The Homebush Racecourse was the subject of the Historical Society newsletter in January/February 2019. This is an excerpt of the essay by Cathy Jones:
The Racecourse for Sydney was located at Hyde Park from 1810 to 1826, Grose Farm (Sydney University) from 1826 to 1840 and Homebush from 1841 to 1859. In 1860, the racecourse moved to Randwick, which is its current location (Bethel, 1930). There is much contention about the actual location of the Homebush Racecourse, but according to historical accounts, maps and research by local historian Dave Patrick (who has provided considerable assistance in the preparation of this article), the course was located between Saleyards Creek and Boundary Creek on undulating ground sloping up to Parramatta Road at Homebush.
The course was located on land owned by William Charles Wentworth (the “Homebush Estate”). Based on historic maps, the racecourse was located near Parramatta Road Homebush and opposite John Fleming’s grant and located behind the Wentworth Hotel (which is roughly opposite the location of Sydney Markets on Parramatta Road today). However, the full course including paddocks would have extended into areas which are located in the current area of Sydney Olympic Park.
Prior to 1825, Wentworth established a private racetrack near Parramatta Road. Like his father, William Charles Wentworth (one of the three Blue Mountains explorers) had an interest in horsebreeding and turf racing that continued after D’Arcy Wentworth’s death in 1827. In the same year, William Wentworth was elected steward of the Australian Jockey Club (AJC) and its president in 1832. In 1840, the Australian Race Company was brought into existence and Homebush was selected as the site for the new racecourse (Bethel 1930: 7). The racecourse was expanded with facilities such as a stand, enclosures, stables and training grounds.
The first race meeting was held on March 16 and 18, 1841 attracting a crowd of 8000 people. An account of the first day of racing at Homebush stated:
“The day was beautiful in the extreme, and at an early hour parties on foot, on horseback, and in vehicles of every-description, thronged the various thoroughfares, leading to the scene of operations. At about 12 o’clock, the vast concourse, computed, at from eight to ten thousand persons, took up their stations in the vicinity of the grand stand, which presented a most lively and interesting scene. Sydney, Parramatta, Liverpool, Windsor, and the surrounding country, all sent their quota to the field – the young, the old, the rich, the poor, the ugly and the beautiful, were here all intent on spending a happy day, and we trust few were disappointed. The arrangements made by the stewards were deserving of the utmost praise, and contributed to that unanimity, good feeling, and order which prevailed, throughout; police on foot and horseback, paraded the course the whole day. So numerous was the turn out of the elite of Australian society, that it would be invidious to particularise only a few. The band of the 28th regiment, and a band from Sydney contributed not a little to keep up the attraction of the proceedings, which from commencement to end, went off to the heart’s content of the most sanguine admirer of the turf.”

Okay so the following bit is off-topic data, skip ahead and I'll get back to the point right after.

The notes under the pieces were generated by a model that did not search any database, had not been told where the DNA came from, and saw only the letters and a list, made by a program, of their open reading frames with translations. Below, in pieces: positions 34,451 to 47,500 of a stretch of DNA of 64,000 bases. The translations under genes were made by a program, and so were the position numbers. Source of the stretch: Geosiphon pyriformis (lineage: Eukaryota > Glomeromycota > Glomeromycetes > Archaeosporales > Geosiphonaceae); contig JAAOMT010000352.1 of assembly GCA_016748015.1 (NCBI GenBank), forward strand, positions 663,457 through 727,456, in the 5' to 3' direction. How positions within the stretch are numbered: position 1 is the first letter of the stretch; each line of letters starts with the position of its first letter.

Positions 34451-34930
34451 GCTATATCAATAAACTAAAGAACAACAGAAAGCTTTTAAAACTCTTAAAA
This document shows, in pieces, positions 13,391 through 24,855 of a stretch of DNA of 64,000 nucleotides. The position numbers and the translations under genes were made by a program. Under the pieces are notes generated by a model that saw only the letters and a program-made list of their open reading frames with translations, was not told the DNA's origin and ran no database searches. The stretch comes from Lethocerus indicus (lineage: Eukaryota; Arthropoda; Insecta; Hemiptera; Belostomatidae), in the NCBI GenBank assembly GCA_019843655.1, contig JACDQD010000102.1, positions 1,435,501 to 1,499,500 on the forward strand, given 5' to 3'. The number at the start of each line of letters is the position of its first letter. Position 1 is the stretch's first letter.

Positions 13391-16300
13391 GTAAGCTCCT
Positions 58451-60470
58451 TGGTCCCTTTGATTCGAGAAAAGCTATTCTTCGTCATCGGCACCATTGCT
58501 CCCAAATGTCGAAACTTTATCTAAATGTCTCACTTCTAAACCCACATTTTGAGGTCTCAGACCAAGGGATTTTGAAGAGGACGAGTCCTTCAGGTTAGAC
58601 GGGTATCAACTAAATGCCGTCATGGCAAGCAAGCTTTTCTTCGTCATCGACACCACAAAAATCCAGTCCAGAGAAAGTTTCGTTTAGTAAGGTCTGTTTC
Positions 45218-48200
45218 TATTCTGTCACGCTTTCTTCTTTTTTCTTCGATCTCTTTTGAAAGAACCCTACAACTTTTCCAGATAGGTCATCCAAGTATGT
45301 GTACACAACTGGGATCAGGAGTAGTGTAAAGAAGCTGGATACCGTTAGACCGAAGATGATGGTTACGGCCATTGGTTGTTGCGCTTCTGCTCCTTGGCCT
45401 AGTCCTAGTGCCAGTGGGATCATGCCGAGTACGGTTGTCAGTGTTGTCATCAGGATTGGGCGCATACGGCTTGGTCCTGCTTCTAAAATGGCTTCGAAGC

A special ferry was established for race days along the Sydney to Parramatta route. The services were advertised as: ‘THE STEAM PACK RAPID….will start from the Commercial Wharf at Ten O’Clock precisely on each day of the Races – land Passengers at the Course and return with them to Sydney each night. FARES – four shillings each.’ The river transport depended on the tides for Homebush Bay, which were fringed with mangroves along the shore and mud flats around the Powell Creek entrance prevented a wharf or jetty being built. At low tide ferry boats had to stop at a distance from the shore and racegoers had to wade through a stretch of mud to get to the racecourse.
The article in The Sun in 1930 questioned why the racecourse moved from Homebush to Randwick and stated:
“What led to the transfer of racing operations to Randwick was the in ability of the turf club to obtain conditions that would enable them to have definite control of the ground. They had no spending power to erect buildings and effect necessary improvements. The land was privately owned, and those concerned evidently were not imbued with ideas favourable to the perpetuation of racing at Homebush. It is said of it that as a natural course it was far superior to the Randwick land, known then as the Sand Track. It also had the advantage of being within easy distance of the new railway line, which was opened in 1855. On May 30 and June 1, 1859, the A.J.C. held its last race meeting at Homebush and started racing at Randwick on May 29, 30, and 31, 1860”.
Although the AJC moved operations to Randwick in 1860, the Homebush course continued holding major races until the 1870’s. A new course was constructed in the mid 1860’s overlapping the old course. This new course had Boundary Creek directly down it’s centre. The creek was bridged with an earthern viaduct 200 yards long and 20 wide allowing the horses to race around the rim of the creek valley. The arches of the viaduct were later blocked to form a dam during the abattoir era.